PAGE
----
David Paterson, the governor whose poll ratings are approaching junk bond status, ignored the pleas of food industry executives and supermarket unions, and pushed through the expansion of the bottle bill that will drive another nail in the coffin of food retailers in New York City: "The agreement announced just before midnight Saturday also restores some proposed cuts in health care and higher education and expands the state's bottle law, putting nickel deposits on bottled water under the measure that currently covers only carbonated drinks."
The agreement is also being reported by NY1: "The bottle bill will also be expanded to include new nickel deposits on bottled water..." Unreported is the fact that, as far as we know, the measure includes a "NY Only" on all deposit containers-something apparently designed to stymie non-New York bottles and cans from being redeemed. Missed by all of the legislative hochems, is the fact that over 95% of downstate retailers redeem manually-and not with reverse vending machines that can spot the out of state containers.
This seemingly rational measure is, unfortunately, irrational-and devastating to all of the state's small bottlers who can't afford the duplicate lines and storage space necessary to accommodate the additional inventory requirements. So for Good-O, Inca Kola and Top Pop-just to name a few-this could, in combo with the nickel heist, really mean their demise. And, as far as the unredeemed deposits are concerned, it will lead to a nice steep price increase at the check out-a regressive tax on all of those struggling New Yorkers trying to make ends meet.
And with Coco Cola threatening to close plants in retaliation-especially in Senator Thompson's Buffalo district, the bottle bill will be a job killing measure; except in the mind of NYPIRG's Laura Haight: "Opponents, including Coca Cola bottlers, are threatening to leave the state, and say thousands of jobs may be lost if the bill becomes law. Environmentalists and redemption centers argue that an increased handling fee in the bill for stores and redemption locations will actually create more jobs."
Haight certainly can't tout any degree from the London School of Economics. If higher costs lead to plant and store closings, as they will in this case, the fact that a new government tax is sending a bit of loose change into the redemption system won't alter that scenario. As for jobs at redemption centers, you''ll be able to count them with the fingers of one hand.
Which brings us back to the supermarkets-and the governor's professed concern for promoting their growth in low income neighborhoods. Here's a synopsis from the governor's January state of the state address:
"In the New York State of the State address today, Governor David A. Paterson announced the Healthy Food/Healthy Communities Initiative, part of his signature initiative to combat the childhood-obesity epidemic. Research shows that the presence of supermarkets in communities helps to prevent obesity. The Healthy Food/Healthy Communities Initiative is modeled on a successful Pennsylvania program, the Fresh Food Financing Initiative (FFFI), which is helping to alleviate the scarcity of grocery stores in low-income communities. The fund has provided $51.8 million in grants and loans to 62 supermarkets projects across the state. In 2008, Harvard University named FFFI one of the nation’s most innovative government programs."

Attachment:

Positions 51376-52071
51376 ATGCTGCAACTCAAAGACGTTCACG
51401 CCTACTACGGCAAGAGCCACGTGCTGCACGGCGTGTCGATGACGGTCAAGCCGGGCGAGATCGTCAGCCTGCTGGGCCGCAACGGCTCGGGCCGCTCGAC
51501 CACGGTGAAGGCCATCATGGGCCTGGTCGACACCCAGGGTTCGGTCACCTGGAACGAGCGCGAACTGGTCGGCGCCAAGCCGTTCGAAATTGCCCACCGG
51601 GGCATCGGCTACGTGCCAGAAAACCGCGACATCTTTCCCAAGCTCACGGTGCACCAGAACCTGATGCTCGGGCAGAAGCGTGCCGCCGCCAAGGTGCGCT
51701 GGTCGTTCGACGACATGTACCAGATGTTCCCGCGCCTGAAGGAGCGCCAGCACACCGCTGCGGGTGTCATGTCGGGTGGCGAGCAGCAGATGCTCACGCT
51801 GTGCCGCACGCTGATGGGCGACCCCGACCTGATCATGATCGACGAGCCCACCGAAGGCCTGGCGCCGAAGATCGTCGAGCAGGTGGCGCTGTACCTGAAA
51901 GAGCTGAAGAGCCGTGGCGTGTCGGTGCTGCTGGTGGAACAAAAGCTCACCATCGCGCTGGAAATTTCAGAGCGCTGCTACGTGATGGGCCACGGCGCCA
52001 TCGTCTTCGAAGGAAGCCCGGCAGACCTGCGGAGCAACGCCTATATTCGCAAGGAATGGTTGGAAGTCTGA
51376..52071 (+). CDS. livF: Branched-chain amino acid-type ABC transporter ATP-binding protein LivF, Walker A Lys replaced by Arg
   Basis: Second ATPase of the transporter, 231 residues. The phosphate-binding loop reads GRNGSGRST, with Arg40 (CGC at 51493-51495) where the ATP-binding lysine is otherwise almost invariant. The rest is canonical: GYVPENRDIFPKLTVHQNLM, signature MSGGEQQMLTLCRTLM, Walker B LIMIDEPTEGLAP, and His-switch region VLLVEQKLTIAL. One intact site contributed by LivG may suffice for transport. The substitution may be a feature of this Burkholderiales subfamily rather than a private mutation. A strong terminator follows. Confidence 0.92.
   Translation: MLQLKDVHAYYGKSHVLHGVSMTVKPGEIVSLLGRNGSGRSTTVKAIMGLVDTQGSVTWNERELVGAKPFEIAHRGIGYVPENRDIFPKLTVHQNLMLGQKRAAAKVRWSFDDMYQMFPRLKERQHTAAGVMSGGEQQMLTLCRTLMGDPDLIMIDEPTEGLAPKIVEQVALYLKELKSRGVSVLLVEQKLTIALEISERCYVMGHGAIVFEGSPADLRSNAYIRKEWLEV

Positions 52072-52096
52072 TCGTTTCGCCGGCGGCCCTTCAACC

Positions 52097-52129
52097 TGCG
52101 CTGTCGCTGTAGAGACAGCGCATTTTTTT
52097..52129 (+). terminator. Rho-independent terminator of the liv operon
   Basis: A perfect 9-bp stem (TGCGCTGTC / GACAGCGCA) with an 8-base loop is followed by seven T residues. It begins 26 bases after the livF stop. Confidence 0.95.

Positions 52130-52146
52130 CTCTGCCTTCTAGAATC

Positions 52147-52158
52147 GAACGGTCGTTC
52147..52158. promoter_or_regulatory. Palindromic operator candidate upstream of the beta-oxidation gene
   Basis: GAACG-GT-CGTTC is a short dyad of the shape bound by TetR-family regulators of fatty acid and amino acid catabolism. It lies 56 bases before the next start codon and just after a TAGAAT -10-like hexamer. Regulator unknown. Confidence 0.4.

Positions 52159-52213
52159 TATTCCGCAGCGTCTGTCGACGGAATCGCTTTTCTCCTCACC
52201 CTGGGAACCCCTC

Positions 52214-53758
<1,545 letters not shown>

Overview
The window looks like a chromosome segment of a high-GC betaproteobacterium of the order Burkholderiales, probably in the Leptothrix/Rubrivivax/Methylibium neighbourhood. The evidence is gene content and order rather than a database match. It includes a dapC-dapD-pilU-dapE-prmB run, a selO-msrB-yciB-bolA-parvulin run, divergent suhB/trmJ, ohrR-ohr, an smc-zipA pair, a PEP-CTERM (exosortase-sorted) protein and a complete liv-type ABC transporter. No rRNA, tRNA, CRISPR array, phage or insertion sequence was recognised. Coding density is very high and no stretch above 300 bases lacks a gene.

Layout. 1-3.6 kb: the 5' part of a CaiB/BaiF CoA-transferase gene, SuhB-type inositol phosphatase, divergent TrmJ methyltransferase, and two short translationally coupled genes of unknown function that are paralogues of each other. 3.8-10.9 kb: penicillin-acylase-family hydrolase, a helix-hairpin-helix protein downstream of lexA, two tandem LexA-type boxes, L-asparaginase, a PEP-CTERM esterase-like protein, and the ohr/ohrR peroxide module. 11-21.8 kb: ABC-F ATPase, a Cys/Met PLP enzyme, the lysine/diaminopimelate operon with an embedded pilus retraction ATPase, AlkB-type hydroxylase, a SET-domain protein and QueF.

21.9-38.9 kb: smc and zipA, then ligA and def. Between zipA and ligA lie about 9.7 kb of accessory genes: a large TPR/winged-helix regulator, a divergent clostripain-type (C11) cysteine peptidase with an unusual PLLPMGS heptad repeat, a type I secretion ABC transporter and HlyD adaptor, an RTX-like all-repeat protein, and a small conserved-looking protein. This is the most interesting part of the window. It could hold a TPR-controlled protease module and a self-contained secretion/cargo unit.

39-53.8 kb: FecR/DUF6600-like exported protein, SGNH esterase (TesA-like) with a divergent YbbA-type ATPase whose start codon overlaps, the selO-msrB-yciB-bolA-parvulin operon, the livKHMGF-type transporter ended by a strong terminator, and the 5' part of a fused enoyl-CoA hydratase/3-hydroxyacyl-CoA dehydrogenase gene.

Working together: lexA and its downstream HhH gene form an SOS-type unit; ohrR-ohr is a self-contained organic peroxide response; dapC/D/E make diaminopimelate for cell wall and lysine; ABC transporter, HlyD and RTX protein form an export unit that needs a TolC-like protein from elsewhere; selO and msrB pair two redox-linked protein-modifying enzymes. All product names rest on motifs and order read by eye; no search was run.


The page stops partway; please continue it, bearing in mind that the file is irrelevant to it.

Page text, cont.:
Okay, so what's the state doing on behalf of supermarkets? Well, exactly nothing except piling on more and more regulatory and tax burdens to make operating in the state more expensive. Which is the point we have made over and over: the best thing the state and New York City can do is to tax and regulate less. And as Crain's has pointed out, the Hispanic supermarket owners going to North Carolina to open stores are not doing so because that state is issuing grants and tax breaks; it's the lower cost of doing business, stupid!
But wait! The governor is providing $10 million for a supermarket initiative that will allegedly promote supermarkets in low income neighborhoods. How droll. At the rate the state is raising taxes and fees, the $10 million will be put to good use for signs to inform the public all over the neighborhoods of the city: A Supermarket Used to be Here.
And the one measure that could actually make supermarkets more profitable-allowing wine sales-was defeated because the speaker is full bore into the liquor lobby protection racket. As Newsday opined yesterday:
"Unfortunately, liquor stores have once again killed a plan to allow sales in grocery stores Grocery stores should be able to sell wine, but the liquor lobby once again kneecapped the idea, which would have garnered the state $100 million or so in franchise fees. Liquor stores, which have an official monopoly on sales, insist on protectionism. The truck drivers who deliver the goods provided the lobbying muscle. Expanding the market for wine would have allowed Long Island's wineries to thrive and consumers to get lower prices. In return, the state could have eased the impact on liquor stores. Prohibition's legacy remains intact."
So, as the state's budget goes to its final resolution, we are facing the worst economic set of circumstances in our memory-with the anti-entrepreneurial scolds at the WFP, along with their legislative allies, doing everything within their power to drive all business from the state-fair share indeed! As the NY Times reports this morning: "It is impossible to view this budget as a path to economic recovery,” said Kenneth Adams, chief executive of the Business Council of New York State. “Businesses and jobs will hasten their departure from the state, and how can you blame them? Albany treats them with disdain.” When will the WFP, and its legislative handmaidens, understand that the government generates no economic growth; but it can sure dampen it-something that will be seen in the months ahead.